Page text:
And so we learn that - a great man too - when he sees that everyone is amazed by a particular wonder and he sees again and again the same things, eventually he too is convinced that it really is worth seeing these things.

The Torah teaches us that we must always cleave to our Heritage, we must not become accustomed to the daily grind and likewise not to other people who may be distant from mussar (ethics) and fear of Heaven, dislocated from the appropriate spiritual feelings. For then we are at risk - G-d-for-bid - of deteriorating to the lowest level of “let me add some moisture to this dry [practice]” (Devarim 29:18). As the continuation of the pessukim map out, implying, as explained by Ramban z”l that a person becomes more and more accustomed to sin. To the extent that eventually he develops in himself desires and thoughts of arrogance and depravity that he never previously thought of. And then his punishment for that will be very great.

But, a person who is always careful to constantly remind himself of the truth and guard himself in the purity of proper spiritual thoughts of a person who wishes to serve Hashem, then with this he will merit to be elevated, for he distances himself from others [who have not acted so] and he is most beloved to Hashem.

Shabbat Shalom! 

Ask the Rabbi


8 Halachot Most Popular

Making Toast on a Hotplate on Shabbat

Question: May one place a pita or a slice of bread on a hotplate on Shabbat in order to turn it into hard and crunchy toast? Answer: There are two prohibitions we must discuss with regards to our question of making toast on Shabbat out of bread that was already baked before Shabbat. The first ......

Read Halacha

Sitting on Food Items

Question: Is it correct that one may not sit on top of a box containing food or beverages? Answer: The Gemara in Masechet Berachot (50b) states that it is forbidden to act in a degrading manner towards food. Thus, one may not, for instance, use a piece of cake to wipe up a drink that spilled on t......

Read Halacha

The Law Regarding a Woman Who Forgets to Recite the Blessings of the Torah

We have explained in the previous Halacha that if one forgets to recites the Blessings of the Torah and only realizes this after one has concluded Shacharit prayers, one may no longer recite these blessings, for one has already fulfilled his obligation with the “Ahavat Olam” blessing rec......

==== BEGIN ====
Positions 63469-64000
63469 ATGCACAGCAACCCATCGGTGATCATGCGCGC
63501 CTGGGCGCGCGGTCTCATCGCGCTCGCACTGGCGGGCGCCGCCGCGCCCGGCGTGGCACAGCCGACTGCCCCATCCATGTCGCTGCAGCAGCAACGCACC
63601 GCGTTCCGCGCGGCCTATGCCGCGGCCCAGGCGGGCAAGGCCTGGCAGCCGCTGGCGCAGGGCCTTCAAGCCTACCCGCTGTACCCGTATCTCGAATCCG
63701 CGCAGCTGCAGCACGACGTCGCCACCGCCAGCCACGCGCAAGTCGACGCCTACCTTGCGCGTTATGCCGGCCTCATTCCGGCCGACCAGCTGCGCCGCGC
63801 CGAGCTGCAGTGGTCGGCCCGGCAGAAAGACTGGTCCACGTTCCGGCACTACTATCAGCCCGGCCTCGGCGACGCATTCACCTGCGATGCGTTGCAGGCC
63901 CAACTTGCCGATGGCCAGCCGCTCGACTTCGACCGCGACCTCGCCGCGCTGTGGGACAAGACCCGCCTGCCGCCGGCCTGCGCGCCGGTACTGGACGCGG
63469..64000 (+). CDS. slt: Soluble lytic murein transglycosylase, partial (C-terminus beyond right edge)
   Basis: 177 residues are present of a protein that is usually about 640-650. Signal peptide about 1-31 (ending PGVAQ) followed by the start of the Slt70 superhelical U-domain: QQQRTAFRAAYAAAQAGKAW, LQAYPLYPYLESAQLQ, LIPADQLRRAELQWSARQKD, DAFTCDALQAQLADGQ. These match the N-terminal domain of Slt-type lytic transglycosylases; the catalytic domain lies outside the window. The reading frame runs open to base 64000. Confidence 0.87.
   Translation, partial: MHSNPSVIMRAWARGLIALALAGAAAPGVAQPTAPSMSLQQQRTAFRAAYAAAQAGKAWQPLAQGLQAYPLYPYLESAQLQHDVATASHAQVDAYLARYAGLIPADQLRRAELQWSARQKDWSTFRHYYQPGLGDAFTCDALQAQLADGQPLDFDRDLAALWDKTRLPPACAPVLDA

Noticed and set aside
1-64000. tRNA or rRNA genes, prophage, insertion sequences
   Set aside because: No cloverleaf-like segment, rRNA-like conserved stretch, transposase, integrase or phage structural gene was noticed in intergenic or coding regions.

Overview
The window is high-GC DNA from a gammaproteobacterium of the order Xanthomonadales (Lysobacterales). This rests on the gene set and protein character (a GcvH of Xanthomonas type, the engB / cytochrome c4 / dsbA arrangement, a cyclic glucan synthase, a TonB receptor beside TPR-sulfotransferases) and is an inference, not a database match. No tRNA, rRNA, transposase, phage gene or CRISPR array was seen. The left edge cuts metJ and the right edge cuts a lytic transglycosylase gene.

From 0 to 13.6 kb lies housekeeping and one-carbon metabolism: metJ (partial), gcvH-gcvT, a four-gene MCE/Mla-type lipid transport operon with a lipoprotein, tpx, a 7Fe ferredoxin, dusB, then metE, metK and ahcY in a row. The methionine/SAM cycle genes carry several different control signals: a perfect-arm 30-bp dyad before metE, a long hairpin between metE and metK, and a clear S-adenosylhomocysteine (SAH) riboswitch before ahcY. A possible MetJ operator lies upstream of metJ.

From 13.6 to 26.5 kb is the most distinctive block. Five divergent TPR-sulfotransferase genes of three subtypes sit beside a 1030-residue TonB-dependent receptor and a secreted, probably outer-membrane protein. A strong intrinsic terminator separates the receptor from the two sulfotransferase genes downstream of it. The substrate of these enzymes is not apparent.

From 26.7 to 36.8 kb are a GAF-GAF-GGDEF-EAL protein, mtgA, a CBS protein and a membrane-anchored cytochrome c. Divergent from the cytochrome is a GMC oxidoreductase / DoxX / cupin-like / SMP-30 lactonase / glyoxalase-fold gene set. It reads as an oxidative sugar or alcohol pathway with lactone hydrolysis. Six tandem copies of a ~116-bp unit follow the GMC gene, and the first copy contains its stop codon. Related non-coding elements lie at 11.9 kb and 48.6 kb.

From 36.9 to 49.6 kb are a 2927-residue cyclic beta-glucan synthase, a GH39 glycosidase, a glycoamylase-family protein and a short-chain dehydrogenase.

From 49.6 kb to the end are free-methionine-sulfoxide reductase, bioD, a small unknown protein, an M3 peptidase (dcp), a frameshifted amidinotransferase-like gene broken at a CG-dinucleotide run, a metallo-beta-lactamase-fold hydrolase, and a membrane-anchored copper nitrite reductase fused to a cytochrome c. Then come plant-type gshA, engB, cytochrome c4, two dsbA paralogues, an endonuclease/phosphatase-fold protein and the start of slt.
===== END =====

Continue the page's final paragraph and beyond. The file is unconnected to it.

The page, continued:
Read Halacha

Salting Cucumbers on Shabbat

Question: Is it correct that one may not put salt on cucumbers on Shabbat? Answer: The root of this question lies in the fact that with regards to many Torah laws, we rule that “pickling is tantamount to cooking” meaning that a pickled food is considered like a cooked food. Thus, just......

Read Halacha


The Order for Lighting Shabbat and Chanukah Candles

There is a disagreement among the Rishonim as to the order of lighting Shabbat and Chanukah candles on Erev Shabbat Chanukah. The Ba’al Halachot Gedolot (commonly referred to as “Behag”) is of the opinion that Chanukah candles must be lit before Shabbat candles because women cu......

Read Halacha

The Law Regarding One Who Forgets to Recite the Morning Blessings

The Morning Blessings (“Birkot Ha’Shachar”) are the blessings recited every morning beginning from the “Elohai Neshama” blessing until the end of the Blessings of the Torah. Both men and women must recite these blessings, as we have discussed in the laws of the Morning ......

Read Halacha

Washing Dishes on Shabbat Night and Pouring Water on Dirty Dishes

Question: Upon the conclusion of the Shabbat night meal, may one immediately wash the dishes for the Shabbat day meal or should this only be done during the day closer to the start of the meal? Also, is it permissible to pour water onto soiled dishes (which one no longer needs for Shabbat) so that i......

Read Halacha

Question: May one recite the Amida prayer in front of a curtain (covering the Aron Kodesh) which is adorned with various designs?

Answer: The Rambam writes in one of his responses (Freiman edition, Chapter 20): “It is incorrect to pray in front of garments with designs on them, even if the designs are not protruding. We usually close our eyes when it happens that we must pray in front of a wall or garment adorned with de......

Read Halacha